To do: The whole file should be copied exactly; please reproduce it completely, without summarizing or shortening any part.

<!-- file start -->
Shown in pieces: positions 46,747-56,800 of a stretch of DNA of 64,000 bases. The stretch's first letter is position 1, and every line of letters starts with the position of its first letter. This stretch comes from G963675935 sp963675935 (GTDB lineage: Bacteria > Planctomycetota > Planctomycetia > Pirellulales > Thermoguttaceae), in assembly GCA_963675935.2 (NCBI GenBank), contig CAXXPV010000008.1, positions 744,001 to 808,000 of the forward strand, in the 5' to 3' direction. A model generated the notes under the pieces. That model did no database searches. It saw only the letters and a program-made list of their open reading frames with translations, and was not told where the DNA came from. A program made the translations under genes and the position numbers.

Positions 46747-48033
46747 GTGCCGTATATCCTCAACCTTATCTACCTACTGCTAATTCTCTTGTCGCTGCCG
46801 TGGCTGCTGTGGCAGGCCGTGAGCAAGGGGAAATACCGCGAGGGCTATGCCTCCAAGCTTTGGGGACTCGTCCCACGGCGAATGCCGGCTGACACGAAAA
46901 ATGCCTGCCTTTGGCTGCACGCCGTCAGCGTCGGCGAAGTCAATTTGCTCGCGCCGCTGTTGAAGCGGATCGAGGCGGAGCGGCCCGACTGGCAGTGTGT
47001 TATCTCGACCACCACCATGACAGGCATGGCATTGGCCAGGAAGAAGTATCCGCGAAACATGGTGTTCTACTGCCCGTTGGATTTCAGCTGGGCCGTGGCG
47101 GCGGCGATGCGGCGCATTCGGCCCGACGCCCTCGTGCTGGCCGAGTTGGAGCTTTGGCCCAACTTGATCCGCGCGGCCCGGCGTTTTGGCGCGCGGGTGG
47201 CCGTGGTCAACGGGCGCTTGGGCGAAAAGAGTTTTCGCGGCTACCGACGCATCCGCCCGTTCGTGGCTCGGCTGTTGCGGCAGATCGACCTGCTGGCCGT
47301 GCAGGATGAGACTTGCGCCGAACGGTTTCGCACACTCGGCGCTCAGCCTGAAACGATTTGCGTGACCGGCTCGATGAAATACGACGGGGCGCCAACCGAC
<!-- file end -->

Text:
Shown in pieces: positions 46,747-56,800 of a stretch of DNA of 64,000 bases. The stretch's first letter is position 1, and every line of letters starts with the position of its first letter. This stretch comes from G963675935 sp963675935 (GTDB lineage: Bacteria > Planctomycetota > Planctomycetia > Pirellulales > Thermoguttaceae), in assembly GCA_963675935.2 (NCBI GenBank), contig CAXXPV010000008.1, positions 744,001 to 808,000 of the forward strand, in the 5' to 3' direction. A model generated the notes under the pieces. That model did no database searches. It saw only the letters and a program-made list of their open reading frames with translations, and was not told where the DNA came from. A program made the translations under genes and the position numbers.

Positions 46747-48033
46747 GTGCCGTATATCCTCAACCTTATCTACCTACTGCTAATTCTCTTGTCGCTGCCG
46801 TGGCTGCTGTGGCAGGCCGTGAGCAAGGGGAAATACCGCGAGGGCTATGCCTCCAAGCTTTGGGGACTCGTCCCACGGCGAATGCCGGCTGACACGAAAA
46901 ATGCCTGCCTTTGGCTGCACGCCGTCAGCGTCGGCGAAGTCAATTTGCTCGCGCCGCTGTTGAAGCGGATCGAGGCGGAGCGGCCCGACTGGCAGTGTGT
47001 TATCTCGACCACCACCATGACAGGCATGGCATTGGCCAGGAAGAAGTATCCGCGAAACATGGTGTTCTACTGCCCGTTGGATTTCAGCTGGGCCGTGGCG
47101 GCGGCGATGCGGCGCATTCGGCCCGACGCCCTCGTGCTGGCCGAGTTGGAGCTTTGGCCCAACTTGATCCGCGCGGCCCGGCGTTTTGGCGCGCGGGTGG
47201 CCGTGGTCAACGGGCGCTTGGGCGAAAAGAGTTTTCGCGGCTACCGACGCATCCGCCCGTTCGTGGCTCGGCTGTTGCGGCAGATCGACCTGCTGGCCGT
47301 GCAGGATGAGACTTGCGCCGAACGGTTTCGCACACTCGGCGCTCAGCCTGAAACGATTTGCGTGACCGGCTCGATGAAATACGACGGGGCGCCAACCGAC